factors and how to better your chances of survival, visit: http://seagrant.umn.edu/coastal_communities/hypothermia.
Use a carbon monoxide (CO) detector. Carbon Monoxide can harm and
even kill you inside or on the deck of your boat. All internal
combustion engines emit carbon monoxide, an odorless, tasteless,
colorless, poisonous gas that can make you sick in seconds and kill in
minutes. Even just a few breaths in high enough concentrations can be
fatal. Carbon Monoxide symptoms are similar to seasickness or alcohol
intoxication, and can affect you whether you are underway, moored or
anchored. Remember, you cannot see, smell or taste carbon monoxide, so
know the symptoms of carbon monoxide poisoning and avoid extended use
of the transom area when engines are operating. To learn more about
the symptoms of carbon monoxide sickness and how to keep you and
others safe, visit www.uscgboating.org/safety/carbon_monoxide.aspx.
File a float plan. The U.S. Coast Guard recommends that you
always tell a friend or family member where you plan to go and when
you'll be back. Make it a habit before leaving on any boat trip. The
proper officials can be notified promptly if you don't return when
According to Mr. Hostetter, educated recreational boaters can result in
greater boating responsibility while on the water. "Another important
preparation is to have reliable and comprehensive insurance in place.
Few people would drive a car without adequate insurance, yet countless
recreational boaters take this risk," he noted.
Boat owners can insure for physical damage coverage to repair or replace
the boat if it's damaged or destroyed by a myriad of causes including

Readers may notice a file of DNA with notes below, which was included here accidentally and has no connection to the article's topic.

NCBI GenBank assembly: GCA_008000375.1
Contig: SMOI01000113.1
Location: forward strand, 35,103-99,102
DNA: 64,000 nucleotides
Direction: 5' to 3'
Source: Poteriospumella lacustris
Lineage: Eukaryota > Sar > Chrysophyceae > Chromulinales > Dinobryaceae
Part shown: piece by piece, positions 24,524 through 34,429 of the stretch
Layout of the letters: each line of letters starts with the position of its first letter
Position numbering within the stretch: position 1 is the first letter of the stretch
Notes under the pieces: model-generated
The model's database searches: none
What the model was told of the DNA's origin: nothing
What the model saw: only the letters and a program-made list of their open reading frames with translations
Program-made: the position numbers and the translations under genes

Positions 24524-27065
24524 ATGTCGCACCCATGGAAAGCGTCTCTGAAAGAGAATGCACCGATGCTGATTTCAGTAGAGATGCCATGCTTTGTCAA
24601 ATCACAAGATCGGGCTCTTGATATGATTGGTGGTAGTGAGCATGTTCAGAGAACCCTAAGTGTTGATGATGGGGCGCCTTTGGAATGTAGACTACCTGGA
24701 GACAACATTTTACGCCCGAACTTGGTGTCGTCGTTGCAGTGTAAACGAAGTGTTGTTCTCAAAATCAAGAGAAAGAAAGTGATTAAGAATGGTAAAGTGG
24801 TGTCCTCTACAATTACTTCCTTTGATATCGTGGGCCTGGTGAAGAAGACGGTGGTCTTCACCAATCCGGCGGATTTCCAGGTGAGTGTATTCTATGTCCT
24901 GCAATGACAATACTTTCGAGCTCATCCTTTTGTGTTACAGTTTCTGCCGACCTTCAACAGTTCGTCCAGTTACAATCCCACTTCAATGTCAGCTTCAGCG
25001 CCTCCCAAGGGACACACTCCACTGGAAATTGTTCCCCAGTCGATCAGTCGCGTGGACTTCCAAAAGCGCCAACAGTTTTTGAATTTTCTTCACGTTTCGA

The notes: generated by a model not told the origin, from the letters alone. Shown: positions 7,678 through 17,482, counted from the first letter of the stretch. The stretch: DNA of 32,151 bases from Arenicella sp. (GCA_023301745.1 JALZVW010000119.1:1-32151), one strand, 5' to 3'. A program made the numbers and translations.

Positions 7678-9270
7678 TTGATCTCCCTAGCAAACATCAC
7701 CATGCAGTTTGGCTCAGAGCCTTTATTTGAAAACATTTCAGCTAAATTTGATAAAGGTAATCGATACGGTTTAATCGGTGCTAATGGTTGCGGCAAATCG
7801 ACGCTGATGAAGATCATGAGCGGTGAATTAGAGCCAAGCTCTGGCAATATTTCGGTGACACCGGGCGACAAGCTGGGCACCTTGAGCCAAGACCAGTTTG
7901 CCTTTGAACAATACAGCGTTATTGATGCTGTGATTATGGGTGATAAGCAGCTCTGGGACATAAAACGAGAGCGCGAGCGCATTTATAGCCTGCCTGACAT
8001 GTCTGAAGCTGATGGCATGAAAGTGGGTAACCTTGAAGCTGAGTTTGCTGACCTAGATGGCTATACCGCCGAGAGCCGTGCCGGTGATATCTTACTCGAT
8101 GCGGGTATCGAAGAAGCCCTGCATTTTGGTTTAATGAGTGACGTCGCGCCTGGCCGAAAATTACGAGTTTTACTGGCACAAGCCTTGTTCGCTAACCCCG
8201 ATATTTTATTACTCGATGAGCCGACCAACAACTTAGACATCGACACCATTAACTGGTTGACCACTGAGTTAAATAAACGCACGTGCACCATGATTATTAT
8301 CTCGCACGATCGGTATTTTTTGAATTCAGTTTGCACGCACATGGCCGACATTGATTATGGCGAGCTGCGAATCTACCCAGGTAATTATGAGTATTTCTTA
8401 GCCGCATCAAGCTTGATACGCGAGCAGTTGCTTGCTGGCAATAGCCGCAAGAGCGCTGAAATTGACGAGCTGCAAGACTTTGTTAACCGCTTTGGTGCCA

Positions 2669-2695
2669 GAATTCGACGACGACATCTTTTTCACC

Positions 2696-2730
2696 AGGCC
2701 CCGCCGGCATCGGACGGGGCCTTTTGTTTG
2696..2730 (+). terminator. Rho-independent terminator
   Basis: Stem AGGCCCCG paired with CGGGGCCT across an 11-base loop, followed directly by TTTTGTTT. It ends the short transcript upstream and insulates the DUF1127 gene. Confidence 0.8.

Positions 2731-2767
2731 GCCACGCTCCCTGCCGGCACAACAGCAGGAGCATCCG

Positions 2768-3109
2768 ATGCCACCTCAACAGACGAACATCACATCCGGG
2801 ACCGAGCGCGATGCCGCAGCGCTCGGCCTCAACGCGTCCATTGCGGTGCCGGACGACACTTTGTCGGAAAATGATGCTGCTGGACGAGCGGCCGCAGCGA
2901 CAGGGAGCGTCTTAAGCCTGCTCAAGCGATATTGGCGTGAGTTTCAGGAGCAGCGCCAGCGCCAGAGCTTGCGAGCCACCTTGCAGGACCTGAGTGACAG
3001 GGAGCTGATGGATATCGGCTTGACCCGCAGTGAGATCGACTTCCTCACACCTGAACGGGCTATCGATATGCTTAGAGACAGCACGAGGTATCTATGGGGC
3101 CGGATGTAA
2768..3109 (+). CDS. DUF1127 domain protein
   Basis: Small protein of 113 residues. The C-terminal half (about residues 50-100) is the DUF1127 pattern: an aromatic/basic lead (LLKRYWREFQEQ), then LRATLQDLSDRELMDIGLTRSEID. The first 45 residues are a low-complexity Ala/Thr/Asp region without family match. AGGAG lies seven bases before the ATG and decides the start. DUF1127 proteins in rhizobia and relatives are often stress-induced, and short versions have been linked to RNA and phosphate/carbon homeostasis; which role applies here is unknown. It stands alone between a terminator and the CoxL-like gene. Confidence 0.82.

running aground, fire, theft, lightning, or windstorm. Covered items
include the boat, motors and trailer and other equipment normally
required for the operation, navigation or maintenance of the watercraft.
Boat owners may be unaware that liability insurance can provide
important coverage including obligations to pay for bodily injury,
property damage and pollution as a result of the ownership, operation or
maintenance of the watercraft. They can also protect themselves and
their passengers by purchasing insurance that will cover medical
expenses that become necessary due to bodily injury while the person is
boarding, aboard, off-loading or being towed behind the watercraft. Boat
owners can also insure against the loss of personal property and the
costs of towing and emergency assistance.
Another point to consider is that boat owners can also have their vessel
checked for safety-for free. The U.S. Coast Guard Auxiliary and U.S.
Power Squadrons offer Vessel Safety Checks at no cost. In addition,
their staff will check your boat's equipment and provide information
about its use, safety procedures and applicable regulations. Since